By Ian Coghill, former GWCT chairman. His new book, ‘Moorland Matters’: The Battle for the Uplands against Authoritarian Conservation’ has now been published by Quiller.

There is a battle for Britain’s grouse moors. The conservation industry is intent on acquiring control over their management  because, they claim, they are in a parlous state.

The RSPB, says that they are “industrial landscapes”, devoid of wildlife, that they cause global warming and flooding, that control of predators is so excessive as to render them effectively extinct, and that their peat is being remorselessly drained and burnt out of existence. This mayhem will only be corrected if driven grouse shooting stops, and they are given the control and resources to put it right.

This position is frankly bizarre. So special and beautiful are these moors, that they are replete with designations. They have been declared SSSIs, SPAs. SACs, AONBs, and almost all are National Parks. They have these designations because they have been managed as grouse moors, not despite  being grouse moors. They are some of our most loved and visited landscapes and are internationally recognised as places of great beauty and for their unique biological communities.  They are amongst the last strongholds of rare and valued species, curlew, lapwing, ring ouzel, black grouse, merlins, mountain hares, adders, and many more, would all be in greater peril without them.

The people who own, manage and work on these moors are at their wits end. They were told, when their land was designated how magnificent it was, and that they should carry on doing what got it into its wonderful state. They now find the world turned upside down. They are attacked for doing things they don’t do, and for not doing things they do. The rare wildlife they conserve, apparently isn’t there, or, if it is, it doesn’t count. When they burn heather to avoid the risk of wildfire that would burn the precious peat, the world is told that they are intentionally burning peat.  As a consequence, the darker side of the conservation industry feels emboldened to start covert surveillance of estate employees and their families and indulging in a bit of criminal damage.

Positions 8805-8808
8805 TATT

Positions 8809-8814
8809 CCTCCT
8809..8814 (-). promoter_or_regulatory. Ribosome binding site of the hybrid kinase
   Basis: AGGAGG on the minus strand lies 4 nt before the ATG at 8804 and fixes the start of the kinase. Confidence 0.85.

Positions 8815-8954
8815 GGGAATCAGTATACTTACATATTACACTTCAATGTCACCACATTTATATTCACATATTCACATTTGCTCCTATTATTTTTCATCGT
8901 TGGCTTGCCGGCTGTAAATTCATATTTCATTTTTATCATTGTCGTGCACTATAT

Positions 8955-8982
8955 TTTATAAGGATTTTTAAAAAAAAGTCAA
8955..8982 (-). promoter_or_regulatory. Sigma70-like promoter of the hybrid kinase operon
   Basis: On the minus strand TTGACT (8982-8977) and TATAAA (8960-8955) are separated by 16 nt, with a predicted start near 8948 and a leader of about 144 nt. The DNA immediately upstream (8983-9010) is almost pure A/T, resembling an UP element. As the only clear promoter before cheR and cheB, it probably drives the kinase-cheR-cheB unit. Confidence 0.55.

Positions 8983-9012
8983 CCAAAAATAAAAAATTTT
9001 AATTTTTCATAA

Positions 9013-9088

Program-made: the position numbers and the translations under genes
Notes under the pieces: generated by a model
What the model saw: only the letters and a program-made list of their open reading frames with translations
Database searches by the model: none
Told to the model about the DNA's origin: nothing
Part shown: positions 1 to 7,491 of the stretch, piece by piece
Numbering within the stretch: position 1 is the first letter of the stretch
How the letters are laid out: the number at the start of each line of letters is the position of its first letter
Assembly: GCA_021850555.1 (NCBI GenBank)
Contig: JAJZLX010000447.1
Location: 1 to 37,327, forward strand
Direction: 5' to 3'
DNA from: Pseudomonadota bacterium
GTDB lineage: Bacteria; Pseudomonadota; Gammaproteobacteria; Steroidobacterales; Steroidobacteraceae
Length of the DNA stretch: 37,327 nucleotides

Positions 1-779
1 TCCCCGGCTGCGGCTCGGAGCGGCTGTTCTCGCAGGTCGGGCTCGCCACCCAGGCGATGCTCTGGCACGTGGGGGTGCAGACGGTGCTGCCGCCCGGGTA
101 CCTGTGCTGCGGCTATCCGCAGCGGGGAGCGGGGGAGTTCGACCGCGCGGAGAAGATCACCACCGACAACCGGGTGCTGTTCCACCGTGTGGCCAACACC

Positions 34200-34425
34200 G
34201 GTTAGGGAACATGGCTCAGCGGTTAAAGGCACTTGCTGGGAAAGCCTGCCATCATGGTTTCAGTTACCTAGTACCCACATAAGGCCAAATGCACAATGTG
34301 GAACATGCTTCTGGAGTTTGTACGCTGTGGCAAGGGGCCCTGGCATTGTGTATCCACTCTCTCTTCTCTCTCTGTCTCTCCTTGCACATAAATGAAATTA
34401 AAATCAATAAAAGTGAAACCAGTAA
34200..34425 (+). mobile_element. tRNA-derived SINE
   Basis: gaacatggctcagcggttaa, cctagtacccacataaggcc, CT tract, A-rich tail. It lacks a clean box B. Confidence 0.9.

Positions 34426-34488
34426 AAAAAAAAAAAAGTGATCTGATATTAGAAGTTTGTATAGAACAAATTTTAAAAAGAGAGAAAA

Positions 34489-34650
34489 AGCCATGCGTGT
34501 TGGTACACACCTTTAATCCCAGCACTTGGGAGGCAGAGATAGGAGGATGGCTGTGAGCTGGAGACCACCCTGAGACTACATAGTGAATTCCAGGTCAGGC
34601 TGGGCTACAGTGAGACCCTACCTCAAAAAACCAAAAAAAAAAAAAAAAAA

This might be understandable if the people responsible could point to places where the disappearance of grouse moor management has led to wholesale improvements in biodiversity and species assemblages. But they can’t. The opposite is the case. When grouse moor management goes, so does almost everything else. Even places run by the greatest critics, often at huge public expense, are a shadow of what they replace.

What is going on is disgraceful. It demonstrates that some in the conservation industry see no need to let a complex reality get in their way. The RSPB’s “Ban the Burn” is a perfect example. Rotational burning is seen internationally as an essential tool in wildfire resilience. It has been used to manage moorlands for centuries and it has kept them and their stored carbon safe. The science increasingly supports the view that burning has a role, even on deep peat. The practitioners say that if you leave the vegetation to grow as RSPB demands, you increase the risk of wildfire and the loss of peat accumulated over thousands of years.

Worse, the moorland communities predictions are coming true. The list of wildfires on moors where the policy of no burning is enforced is long and getting longer. Winterhill, Darwen, Stalybridge, Crowden, Marsden (repeatedly), Dovestones, Moray, Forsinard and on and on. Professional fire fighters have told them, the locals have told them, people with practical knowledge have told them, but they just plough on.

These are not small issues. Keepers are attacked for burning small patches of vegetation leaving the moss and underlying peat intact. Forsinard, where RSPB have a reserve, burnt for nearly a week, releasing 700,000 tonnes of CO2. Saddleworth, released half a million tonnes. It will take at least 200 years to replace the burnt peat.

This is just one example, of how bad things are. Can no one see that the authoritarian approach to conservation dictated by huge, rich, remote organisations, supported by a risk averse regulator, hasn’t worked.  When they come demanding more money, “Or the curlew gets it”, doesn’t anyone ask, “What did you do with the last 5 million?”

Can no one see that it would be better to do things with, rather than to, the people who have maintained these wonderful places for generations? Is it not possible to treat them with respect? The idea, that if you give the conservation industry enough money, and the regulator enough power, you can ignore the people who own and work the land is a terrible mistake.



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